Introduction: Krumkaker With No Special Equipment

Krumkaker (/ˈkruːmkɑːkə/) are a delicious Norwegian treat which my family has made on certain special occasions throughout my childhood. I have fond memories of burning my fingers in the kitchen while rolling the cones, racing my siblings; eating them stuffed with fresh blueberries and raspberries and whipped cream while walking through the garden in summer sunlight.

However, I haven't had any since I left home a few years ago. I decided, finally, to try making my own.

Now, if you haven't seen krumkaker before, you should look up how beautiful they normally are (Wikipedia has some good pictures). They are supposed to be made on a thin iron (think waffle iron) with pretty designs, and rolled with a special conical rolling pin. But those are hard to find and probably expensive, so I decided to see what I could do with just the normal implements found in an American kitchen.

I think they turned out pretty well, all things considered!

Step 1: Ingredients

Krumkaker:
  • 1/2 c Sugar
  • 6 T (1/2 c) Butter (I didn't have any normal butter in the fridge so I made some using this instructable. Delicious!)
  • 3 Eggs
  • 1/2 t Vanilla (optional)
  • 1/2 t Cardomom (optional, but delicious)
  • 1 c Flour
Equipment:
  • Frying pan
  • Cake pan or similar that fits inside the frying pan
  • Hot pads
  • Chopstick (or handle of a knife, or something else long and thin)
  • Maybe a spatula
Filling:
  • Cream
  • Sugar
  • Vanilla
  • Fresh fruit (blueberries and raspberries are best; I used cherries because they were lying around)

Step 2: Mix Batter

Go down the list in the previous step, mixing things together one by one until you have a somewhat stiff batter.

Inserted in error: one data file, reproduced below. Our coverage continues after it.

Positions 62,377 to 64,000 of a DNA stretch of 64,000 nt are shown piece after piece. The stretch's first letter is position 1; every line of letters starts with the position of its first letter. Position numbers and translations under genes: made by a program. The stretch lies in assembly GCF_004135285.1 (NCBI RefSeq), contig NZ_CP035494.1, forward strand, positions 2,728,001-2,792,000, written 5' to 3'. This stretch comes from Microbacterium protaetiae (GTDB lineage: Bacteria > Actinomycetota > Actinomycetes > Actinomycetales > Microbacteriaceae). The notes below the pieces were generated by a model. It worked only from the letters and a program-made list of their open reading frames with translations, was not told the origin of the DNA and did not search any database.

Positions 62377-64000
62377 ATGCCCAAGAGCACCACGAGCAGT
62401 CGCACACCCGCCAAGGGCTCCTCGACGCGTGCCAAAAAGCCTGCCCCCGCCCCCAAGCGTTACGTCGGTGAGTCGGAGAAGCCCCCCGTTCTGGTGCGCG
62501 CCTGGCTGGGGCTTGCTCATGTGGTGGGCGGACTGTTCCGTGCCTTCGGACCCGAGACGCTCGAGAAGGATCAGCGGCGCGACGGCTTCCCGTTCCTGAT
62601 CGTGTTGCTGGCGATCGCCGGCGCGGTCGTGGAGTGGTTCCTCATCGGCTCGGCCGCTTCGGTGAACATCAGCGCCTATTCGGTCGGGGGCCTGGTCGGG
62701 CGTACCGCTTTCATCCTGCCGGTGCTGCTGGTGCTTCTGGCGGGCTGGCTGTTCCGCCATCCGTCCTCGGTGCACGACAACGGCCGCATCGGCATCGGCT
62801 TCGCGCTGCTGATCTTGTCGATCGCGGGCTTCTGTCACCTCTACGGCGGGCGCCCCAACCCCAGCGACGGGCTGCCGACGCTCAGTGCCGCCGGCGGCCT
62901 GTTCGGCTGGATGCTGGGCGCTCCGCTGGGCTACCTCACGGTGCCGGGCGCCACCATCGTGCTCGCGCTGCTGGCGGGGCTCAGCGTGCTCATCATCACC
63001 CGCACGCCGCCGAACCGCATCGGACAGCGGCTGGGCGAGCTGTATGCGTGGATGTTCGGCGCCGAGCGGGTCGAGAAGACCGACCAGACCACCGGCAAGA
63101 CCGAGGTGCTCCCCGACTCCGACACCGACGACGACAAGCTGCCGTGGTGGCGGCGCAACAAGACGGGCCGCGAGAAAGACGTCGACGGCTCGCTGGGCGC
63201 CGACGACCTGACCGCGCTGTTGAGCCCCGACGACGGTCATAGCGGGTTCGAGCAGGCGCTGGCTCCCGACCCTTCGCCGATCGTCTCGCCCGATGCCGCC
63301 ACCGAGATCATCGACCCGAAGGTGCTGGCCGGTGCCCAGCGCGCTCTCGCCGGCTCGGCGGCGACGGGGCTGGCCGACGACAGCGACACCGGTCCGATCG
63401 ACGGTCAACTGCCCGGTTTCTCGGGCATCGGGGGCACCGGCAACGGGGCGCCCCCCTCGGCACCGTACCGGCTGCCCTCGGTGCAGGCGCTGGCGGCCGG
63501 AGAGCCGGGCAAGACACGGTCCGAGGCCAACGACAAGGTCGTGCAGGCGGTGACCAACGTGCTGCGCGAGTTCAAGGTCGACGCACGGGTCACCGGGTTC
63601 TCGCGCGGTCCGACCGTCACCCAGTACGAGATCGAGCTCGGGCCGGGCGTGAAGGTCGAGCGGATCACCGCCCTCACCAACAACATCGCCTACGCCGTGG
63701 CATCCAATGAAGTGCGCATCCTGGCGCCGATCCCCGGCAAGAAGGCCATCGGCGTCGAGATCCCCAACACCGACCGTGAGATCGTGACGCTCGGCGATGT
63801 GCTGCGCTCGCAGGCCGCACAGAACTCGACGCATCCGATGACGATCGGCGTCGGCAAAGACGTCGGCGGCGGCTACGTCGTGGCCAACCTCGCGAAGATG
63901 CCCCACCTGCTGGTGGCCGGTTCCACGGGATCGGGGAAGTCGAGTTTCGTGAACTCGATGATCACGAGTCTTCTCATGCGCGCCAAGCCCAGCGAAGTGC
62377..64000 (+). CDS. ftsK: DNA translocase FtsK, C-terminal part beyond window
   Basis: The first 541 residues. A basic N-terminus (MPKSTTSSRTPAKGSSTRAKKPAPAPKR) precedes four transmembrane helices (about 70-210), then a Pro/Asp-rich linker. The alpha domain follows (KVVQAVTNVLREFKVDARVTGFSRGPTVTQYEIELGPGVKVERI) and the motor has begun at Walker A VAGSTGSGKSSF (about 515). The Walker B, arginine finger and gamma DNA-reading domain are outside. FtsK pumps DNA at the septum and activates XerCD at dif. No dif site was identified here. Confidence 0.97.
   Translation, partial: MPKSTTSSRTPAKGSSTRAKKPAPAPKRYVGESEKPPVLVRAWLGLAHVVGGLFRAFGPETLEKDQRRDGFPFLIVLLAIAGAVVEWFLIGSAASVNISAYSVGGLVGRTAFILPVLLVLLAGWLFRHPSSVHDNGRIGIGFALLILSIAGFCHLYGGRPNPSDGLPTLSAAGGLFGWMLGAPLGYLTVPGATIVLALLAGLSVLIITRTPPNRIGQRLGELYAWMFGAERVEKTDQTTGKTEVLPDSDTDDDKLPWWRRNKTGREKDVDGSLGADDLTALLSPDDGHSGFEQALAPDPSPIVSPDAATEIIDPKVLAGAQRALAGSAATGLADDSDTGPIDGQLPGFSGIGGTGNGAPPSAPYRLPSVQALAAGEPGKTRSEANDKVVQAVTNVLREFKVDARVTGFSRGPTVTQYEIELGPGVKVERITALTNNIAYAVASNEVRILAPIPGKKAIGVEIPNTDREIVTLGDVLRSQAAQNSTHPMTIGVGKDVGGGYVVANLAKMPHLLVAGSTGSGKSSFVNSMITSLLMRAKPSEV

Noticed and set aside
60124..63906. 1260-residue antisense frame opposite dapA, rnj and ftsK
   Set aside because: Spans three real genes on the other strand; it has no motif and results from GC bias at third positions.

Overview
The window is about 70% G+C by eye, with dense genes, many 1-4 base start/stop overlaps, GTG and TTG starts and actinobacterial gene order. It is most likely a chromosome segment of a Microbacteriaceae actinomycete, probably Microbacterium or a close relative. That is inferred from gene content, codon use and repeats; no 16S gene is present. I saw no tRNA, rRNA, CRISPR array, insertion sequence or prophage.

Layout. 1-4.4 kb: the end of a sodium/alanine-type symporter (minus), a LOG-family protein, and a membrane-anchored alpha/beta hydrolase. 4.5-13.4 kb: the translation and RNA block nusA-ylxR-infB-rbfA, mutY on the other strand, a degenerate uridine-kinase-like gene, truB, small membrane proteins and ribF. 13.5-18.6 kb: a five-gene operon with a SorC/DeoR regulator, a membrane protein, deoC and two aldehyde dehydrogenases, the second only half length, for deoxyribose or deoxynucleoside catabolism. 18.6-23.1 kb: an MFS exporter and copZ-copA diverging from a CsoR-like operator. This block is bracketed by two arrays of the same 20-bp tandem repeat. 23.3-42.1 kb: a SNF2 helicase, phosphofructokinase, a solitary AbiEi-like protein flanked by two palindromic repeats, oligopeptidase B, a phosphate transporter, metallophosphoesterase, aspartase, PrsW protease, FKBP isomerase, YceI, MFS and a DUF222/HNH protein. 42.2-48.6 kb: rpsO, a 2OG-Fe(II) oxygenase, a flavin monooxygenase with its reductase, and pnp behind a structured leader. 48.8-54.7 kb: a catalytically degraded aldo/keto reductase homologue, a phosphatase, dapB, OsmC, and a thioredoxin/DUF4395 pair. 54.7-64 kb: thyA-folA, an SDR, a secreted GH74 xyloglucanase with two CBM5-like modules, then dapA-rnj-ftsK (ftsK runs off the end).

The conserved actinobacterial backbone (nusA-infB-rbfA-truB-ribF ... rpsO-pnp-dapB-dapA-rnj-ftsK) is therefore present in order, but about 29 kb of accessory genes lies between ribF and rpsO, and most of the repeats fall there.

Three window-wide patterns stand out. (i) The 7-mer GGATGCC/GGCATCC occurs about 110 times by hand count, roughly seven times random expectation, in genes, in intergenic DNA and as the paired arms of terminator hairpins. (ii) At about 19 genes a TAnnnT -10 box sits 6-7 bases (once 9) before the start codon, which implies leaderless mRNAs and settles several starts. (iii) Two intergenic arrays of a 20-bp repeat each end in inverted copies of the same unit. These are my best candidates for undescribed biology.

Save a little bit of the butter out to grease the pan.

Step 3: Prepare Cooking Equipment

Heat your frying pan until a drop of water on it will sizzle.
Put a little butter in the pan. Also spread some butter on the bottom (outside, not the usual food side) of your cake pan. (Peek ahead at the next step if this doesn't make sense to you.)
Make sure you have a clean food prep surface next to the stove, and have your chopstick and spatula at the ready.

Step 4: Cook

Put a small dollop of batter in the middle of the frying pan. Press the cake pan down on top (use hot pads) to make it spread out.

Tip: Pay attention to how hard you're pressing down- if you push too hard you will get holes in your krumkake; too little and you'll have a pancake! You want approximately crepe thickness.

Tip: Really, do a small dollop. I made mine way too big, and then felt obligated to put in a ridiculous amount of whipped cream when I ate it.


Let it cook for 30-45 seconds.

Step 5: Flip

Pull up the cake pan. Your krumkake should be stuck to the top and should look nice and brown like this picture.
Use your fingers or a spatula to carefully peel it off. Put it back in the frying pan (less cooked side down) and let it cook for another 5-10 seconds (sans cake pan).

Step 6: Roll

Remove from pan. Very quickly (and yes, you will burn your fingers a little) roll into a conical shape. Make sure the seam is at the bottom and press down firmly with your chopstick.
You may need to support the top of the cone with your other hand so that it doesn't collapse.
As the krumkake cools, it will harden and hold its shape.

Step 7: Repeat!

Repeat steps 3-6 until you are out of batter! (A bit time consuming- get a friend to roll while you cook and it will go faster.)

Step 8: Fill & Eat!

Whip together your whipped cream, sugar, and vanilla.
Fold in fresh fruit.
Spoon into cones.

Eat! (Best eaten like an ice cream cone.)

Comments

author
bajablue (author)2012-06-13

Beautiful dessert... looks delicious!

You'll need to make a correction to the quantity of butter needed, though. 6T equals 3/4 cup.

author
Jobar007 (author)2012-06-13

I really like adding lemon zest to mine. My great-grandmother suggested that after her own recipe she grew up with in Norway.

author
scoochmaroo (author)2012-06-13

These were delicious!!! You should enter this in the Father's Day Challenge!

About This Instructable

2,835views

29favorites

License:

Bio: An engineer, seamstress, cook, coder, and overall maker. Spent a summer at Instructables; got a degree in E: Neural Engineering at Olin College; made a ... More »
More by SelkeyMoonbeam:How to Build a Cabin Foundation in a Remote LocationOrienteering Using a Thumb CompassHow to Pack Hangers
Add instructable to: